Note: If this biography is read by any of the potential families mentioned below, it would be appreciated if they could make contact with this researcher to see if the tangled mess outlined can be clarified.
Sarah was admitted to Newcastle on 22 November 1870.7 Her admission details appeared in the missing section of the Entrance Book so family, religion, education, trial location or discharge details cannot be confirmed through this record. Sarah wasn't identified in the Police Gazette for either 1870 or 1871. CLARKE made no record of any admissions in his report for this particular week in November so there is no reference to Sarah's trial location in his letter book. For these lack of records Sarah's trial location is one of two in the school that remain unidentified. The April 1872 list8 compiled by LUCAS has incorrectly recorded Sarah’s surname as BOSWORTH but the transfer list9 and LUCAS’s report of 26 December 1871, where he was only reporting on only four girls, confirmed that her surname was BOSWELL.10
Sarah transferred with the school from Newcastle to Biloela in May 1871. The transfer list named the older girls who made this transfer to the island and this record indicated that Sarah was a Catholic who had been born in about 1855. Sarah, whilst suffering from a severe toothache, accidentally set fire to the Biloela Number 5 Dormitory on 26 September 1871. LUCAS reported the incident to the Colonial Secretary but indicated that he believed Sarah's account that the incident was accidental.11 On 12 December 1871, after spending just over a year in the school, Sarah was discharged to Mr. W. TULLY of Gundaroo.12 Further details of her apprenticeship were contained in the letter written by LUCAS when requesting permission to make the appointment. TULLY of Newington, Gundaroo, agreed to pay Sarah a shilling a week for her first year and this pay would increase by a shilling a year for each of the further years of the apprenticeship. LUCAS stated that Sarah's conduct had been uniformly good.13 His letter did not identfy Sarah's initial arrest location but confirmed that she had been in the school since November 1870. Sarah was almost certainly still working for TULLY when she appeared as a witness in a court case in May 1873.14 Her apprenticeship with TULLY would have ended in about December 1874 but it is unknown whether this apprenticeship was completed and if it was whether Sarah remained in the area around Gundaroo.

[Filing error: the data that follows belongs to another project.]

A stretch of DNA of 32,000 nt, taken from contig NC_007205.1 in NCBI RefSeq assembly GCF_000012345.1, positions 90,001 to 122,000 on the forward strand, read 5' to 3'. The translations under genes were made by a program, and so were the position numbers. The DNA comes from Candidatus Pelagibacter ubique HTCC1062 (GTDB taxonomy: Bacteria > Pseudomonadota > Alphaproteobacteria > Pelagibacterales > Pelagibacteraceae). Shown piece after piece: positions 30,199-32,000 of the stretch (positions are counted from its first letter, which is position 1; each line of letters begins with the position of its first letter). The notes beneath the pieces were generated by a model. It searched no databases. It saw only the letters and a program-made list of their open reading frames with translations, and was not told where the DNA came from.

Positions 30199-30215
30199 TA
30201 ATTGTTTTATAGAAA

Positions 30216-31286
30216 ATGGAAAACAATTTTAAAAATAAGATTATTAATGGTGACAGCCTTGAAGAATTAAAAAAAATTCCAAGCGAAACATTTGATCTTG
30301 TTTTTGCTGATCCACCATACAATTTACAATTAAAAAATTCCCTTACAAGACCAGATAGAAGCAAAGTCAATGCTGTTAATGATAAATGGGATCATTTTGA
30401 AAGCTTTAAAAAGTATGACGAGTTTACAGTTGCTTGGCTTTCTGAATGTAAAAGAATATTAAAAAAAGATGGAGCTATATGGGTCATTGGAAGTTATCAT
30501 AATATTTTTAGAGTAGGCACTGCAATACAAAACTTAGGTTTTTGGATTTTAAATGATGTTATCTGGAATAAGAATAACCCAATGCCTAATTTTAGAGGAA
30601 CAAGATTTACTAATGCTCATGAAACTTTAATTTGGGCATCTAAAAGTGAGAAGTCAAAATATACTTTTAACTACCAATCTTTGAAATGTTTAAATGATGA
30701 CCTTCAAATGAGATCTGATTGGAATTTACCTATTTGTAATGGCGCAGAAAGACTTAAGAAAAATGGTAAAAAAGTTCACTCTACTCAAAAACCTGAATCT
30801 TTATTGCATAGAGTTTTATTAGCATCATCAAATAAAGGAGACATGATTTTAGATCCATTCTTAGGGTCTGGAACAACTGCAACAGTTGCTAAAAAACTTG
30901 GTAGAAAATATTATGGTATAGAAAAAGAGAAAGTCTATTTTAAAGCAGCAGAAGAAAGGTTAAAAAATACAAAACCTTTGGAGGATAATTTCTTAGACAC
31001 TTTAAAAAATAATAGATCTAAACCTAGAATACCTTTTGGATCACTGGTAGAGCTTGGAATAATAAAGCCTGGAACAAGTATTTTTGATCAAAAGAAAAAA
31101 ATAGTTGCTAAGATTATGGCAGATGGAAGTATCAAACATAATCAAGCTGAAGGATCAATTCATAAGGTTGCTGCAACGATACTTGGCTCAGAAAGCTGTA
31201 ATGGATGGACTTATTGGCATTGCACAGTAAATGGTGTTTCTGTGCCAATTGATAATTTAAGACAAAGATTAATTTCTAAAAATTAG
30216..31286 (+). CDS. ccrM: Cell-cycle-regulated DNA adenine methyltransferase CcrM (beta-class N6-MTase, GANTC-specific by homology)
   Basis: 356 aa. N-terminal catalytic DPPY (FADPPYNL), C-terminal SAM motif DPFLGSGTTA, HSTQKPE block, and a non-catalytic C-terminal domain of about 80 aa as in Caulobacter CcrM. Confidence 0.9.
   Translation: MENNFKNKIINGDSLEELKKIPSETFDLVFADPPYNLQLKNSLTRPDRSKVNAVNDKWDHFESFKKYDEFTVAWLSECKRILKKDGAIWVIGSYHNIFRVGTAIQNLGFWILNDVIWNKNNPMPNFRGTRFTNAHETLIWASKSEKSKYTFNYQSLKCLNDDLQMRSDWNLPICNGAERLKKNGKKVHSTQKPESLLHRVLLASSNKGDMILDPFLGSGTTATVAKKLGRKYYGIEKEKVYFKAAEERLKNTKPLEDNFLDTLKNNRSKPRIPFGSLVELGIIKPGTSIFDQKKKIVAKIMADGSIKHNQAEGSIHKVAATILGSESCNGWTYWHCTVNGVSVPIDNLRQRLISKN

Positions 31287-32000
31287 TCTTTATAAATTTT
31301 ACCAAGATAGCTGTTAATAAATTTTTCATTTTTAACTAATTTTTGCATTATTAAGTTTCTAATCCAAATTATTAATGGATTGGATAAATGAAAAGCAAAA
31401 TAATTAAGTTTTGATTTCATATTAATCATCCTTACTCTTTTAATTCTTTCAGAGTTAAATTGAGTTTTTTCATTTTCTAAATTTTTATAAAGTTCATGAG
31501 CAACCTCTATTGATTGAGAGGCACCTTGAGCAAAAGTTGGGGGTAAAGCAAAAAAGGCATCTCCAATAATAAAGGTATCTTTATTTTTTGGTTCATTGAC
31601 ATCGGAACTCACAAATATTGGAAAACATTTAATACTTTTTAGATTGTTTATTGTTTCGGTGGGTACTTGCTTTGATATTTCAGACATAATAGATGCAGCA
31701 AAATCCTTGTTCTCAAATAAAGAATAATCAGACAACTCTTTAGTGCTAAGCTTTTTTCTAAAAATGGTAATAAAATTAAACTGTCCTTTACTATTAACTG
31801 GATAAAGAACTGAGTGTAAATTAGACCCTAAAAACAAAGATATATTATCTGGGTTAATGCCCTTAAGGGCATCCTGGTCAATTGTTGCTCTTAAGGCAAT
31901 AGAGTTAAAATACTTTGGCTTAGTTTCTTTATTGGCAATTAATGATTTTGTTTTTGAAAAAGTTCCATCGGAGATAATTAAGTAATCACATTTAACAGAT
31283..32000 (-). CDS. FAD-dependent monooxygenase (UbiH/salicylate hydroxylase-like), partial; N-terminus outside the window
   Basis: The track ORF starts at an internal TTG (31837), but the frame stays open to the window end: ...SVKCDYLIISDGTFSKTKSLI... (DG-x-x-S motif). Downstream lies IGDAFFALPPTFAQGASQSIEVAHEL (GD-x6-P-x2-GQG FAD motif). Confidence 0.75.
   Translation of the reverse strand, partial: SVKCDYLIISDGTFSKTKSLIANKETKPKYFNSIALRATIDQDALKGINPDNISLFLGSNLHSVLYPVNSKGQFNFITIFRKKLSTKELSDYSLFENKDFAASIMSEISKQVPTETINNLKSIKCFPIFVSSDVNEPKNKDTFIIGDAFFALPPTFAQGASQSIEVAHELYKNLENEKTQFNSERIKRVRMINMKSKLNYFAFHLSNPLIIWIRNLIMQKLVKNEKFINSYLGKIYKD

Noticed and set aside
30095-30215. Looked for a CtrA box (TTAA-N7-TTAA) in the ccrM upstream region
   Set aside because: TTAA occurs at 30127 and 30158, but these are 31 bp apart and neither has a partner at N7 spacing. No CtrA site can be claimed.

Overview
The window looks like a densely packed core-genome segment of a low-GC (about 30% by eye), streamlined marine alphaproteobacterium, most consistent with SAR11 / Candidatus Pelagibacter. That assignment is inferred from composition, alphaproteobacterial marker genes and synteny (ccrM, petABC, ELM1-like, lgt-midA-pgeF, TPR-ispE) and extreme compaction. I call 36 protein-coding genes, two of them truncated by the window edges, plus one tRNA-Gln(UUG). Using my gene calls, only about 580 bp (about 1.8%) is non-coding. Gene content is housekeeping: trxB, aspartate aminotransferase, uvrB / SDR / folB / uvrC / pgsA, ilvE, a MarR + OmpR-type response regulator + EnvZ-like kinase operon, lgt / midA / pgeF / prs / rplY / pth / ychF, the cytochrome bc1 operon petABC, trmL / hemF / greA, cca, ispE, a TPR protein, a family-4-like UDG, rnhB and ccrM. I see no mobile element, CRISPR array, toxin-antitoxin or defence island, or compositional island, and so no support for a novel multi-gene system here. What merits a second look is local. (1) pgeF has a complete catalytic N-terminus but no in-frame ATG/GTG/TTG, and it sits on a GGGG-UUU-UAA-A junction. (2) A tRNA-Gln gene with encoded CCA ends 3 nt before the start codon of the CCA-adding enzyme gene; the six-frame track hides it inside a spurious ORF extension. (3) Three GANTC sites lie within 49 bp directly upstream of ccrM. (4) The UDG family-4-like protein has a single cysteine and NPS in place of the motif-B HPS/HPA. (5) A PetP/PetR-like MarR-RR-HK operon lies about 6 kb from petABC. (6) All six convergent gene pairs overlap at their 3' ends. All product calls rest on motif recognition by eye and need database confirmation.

It is almost entirely certain that Sarah was the mother of two illegitimate sons whose births were registered at Queanbeyan and these births have been attributed to her. Sarah's first son, born in 1873, was named William BOSWELL. On 26 December 1874, another son, named William James BOSWELL, was born. His birth registration specified that he had been born at Newington, Gundaroo – an exact match for the apprenticeship location of the Newcastle admission. The registration confirmed that William James had an older brother who was still alive but this older child was unnamed on the record. Sarah was nineteen years old and her birth year was calculated as 1855 – an exact match for the Newcastle admission. Sarah stated on this registration that she had been born in Gundaroo. While this may be an error made when she registered her son, this location can't be proved to be incorrect and must therefore be considered to be the truth.
The fate of Sarah BOSWELL and her sons may be solved if her initial trial location can be located as this might point to a possible parent or family. No confirmation of Sarah has been made after December 1874 and it is unknown whether she remained in the Gundaroo/Queanbeyan area.